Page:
3.3 Washington, D.C.
Former Adas Israel, 619 6th Street NW, SE corner of 6th and G streets; moved to 3rd and G streets, NW, in 1969 to avoid demolition; moved again to 3rd and F streets, NW, in 2019
Architect unknown; Max Kleinman, draftsman; J. William and Co., contractor, 1876
Publisher and publication date unknown
Postcard gift of Julian H. Preisler, Falling Waters, West Virginia

This modern postcard illustrates the importance of the first home of Adas Israel (Congregation Israel) for two periods of synagogue history: first, when it was erected as the first purpose-built synagogue in Washington, D.C., and second, almost a century later, after it had ceased to be used for Jewish worship. In 1969, the building was saved from demolition and physically moved to a new location where it subsequently opened as a historic site and headquarters of the Jewish Historical Society of Greater Washington.

The dedication of the synagogue on June 9, 1876, with President Ulysses S. Grant in attendance, was a turning point in American Jewish history. Judaism was not merely allowed and tolerated as an American religion; it was officially celebrated. The saving of the synagogue was a milestone in the nascent movement to rediscover the American Jewish past, and to protect and preserve historic Jewish sites.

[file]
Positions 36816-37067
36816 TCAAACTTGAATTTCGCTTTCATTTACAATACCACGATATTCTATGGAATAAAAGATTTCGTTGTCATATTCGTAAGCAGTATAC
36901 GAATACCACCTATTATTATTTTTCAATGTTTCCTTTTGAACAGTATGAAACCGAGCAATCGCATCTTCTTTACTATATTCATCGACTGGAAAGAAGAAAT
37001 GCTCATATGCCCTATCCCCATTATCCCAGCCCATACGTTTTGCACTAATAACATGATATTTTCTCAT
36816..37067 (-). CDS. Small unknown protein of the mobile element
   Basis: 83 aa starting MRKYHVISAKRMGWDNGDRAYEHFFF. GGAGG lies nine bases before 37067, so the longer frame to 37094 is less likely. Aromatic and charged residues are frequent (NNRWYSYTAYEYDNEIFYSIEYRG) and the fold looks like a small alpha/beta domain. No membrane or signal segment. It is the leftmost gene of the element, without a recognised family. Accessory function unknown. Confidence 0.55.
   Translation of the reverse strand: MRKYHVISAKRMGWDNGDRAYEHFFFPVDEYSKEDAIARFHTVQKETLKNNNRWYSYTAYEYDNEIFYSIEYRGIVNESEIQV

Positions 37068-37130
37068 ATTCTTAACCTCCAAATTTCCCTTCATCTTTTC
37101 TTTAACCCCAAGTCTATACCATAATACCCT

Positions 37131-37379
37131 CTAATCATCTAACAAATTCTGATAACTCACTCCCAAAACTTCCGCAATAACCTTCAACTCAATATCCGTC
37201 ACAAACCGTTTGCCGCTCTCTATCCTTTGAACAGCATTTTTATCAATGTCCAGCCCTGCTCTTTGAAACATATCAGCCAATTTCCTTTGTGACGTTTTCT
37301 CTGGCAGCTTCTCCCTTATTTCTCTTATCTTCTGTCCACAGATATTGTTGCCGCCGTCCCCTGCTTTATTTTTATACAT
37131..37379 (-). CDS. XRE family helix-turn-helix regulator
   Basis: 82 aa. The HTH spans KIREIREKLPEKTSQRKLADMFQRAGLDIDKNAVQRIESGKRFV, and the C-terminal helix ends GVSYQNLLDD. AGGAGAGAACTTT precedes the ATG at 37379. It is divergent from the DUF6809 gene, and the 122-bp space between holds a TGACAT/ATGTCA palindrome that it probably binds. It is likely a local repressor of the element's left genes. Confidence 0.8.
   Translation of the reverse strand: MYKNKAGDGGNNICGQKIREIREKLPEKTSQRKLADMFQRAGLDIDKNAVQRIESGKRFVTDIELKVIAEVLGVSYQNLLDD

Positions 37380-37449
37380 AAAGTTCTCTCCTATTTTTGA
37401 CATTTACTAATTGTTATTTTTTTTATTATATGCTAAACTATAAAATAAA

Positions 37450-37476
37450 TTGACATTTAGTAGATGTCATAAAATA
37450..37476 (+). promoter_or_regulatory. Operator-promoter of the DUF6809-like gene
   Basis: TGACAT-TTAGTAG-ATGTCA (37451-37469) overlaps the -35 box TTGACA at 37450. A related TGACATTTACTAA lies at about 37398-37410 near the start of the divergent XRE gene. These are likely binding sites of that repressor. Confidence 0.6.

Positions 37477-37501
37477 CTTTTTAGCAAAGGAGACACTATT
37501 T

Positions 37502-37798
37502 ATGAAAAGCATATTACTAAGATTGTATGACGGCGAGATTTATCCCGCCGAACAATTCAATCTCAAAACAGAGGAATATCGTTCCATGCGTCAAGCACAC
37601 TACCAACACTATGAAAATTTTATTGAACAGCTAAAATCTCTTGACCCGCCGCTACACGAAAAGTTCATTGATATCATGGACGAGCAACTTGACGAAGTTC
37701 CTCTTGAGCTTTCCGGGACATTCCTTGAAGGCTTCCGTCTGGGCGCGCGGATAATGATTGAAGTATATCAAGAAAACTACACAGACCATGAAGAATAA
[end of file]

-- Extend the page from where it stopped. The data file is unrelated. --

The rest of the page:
Adas Israel was originally organized as a protest against the Reform tendencies of the older Washington Hebrew Congregation. Despite a limited budget, members of the newly formed Adas Israel audaciously decided to build a synagogue from the ground up. In 1873, congregants moved into their new twostory brick synagogue. The presence of President Grant and his cabinet at the dedication three years later signaled a public repudiation of the Civil War–era anti-Jewish actions (the infamous Order #11) of then–General Grant.

Though the architecture of Adas Israel is not copied from any other synagogue, it represents an emphatic rejection of the Moorish style then popular for Reform synagogues. The building’s unknown architect employed a simplified version of the Romanesque Revival style, which was favored for other public buildings in postwar Washington.

In 1908, Adas Israel relocated to a larger sanctuary, and the 1876 synagogue was reconfigured for commercial use. Then, in 1966, when the Washington Metropolitan Area Transit Authority (Metro) announced the demolition of the building, the new Jewish Historical Society of Greater Washington (JHSGW) intervened. With help from the District of Columbia, the Department of Housing and Urban Development, and an Act of Congress, the JHSGW moved the building by flatbed truck to the “safe” corner of 3rd and G streets, NW. In 2019, however, the historical society—renamed the Lillian and Albert Small Capitol Jewish Museum—moved the synagogue again, this time to 3rd and F streets. As of 2021, the former Adas Israel was slated to take center stage in a new museum under construction as part of the massive Capitol Crossing Project.

For more images see: https://capitaljewishmuseum.org/historic-synagogue/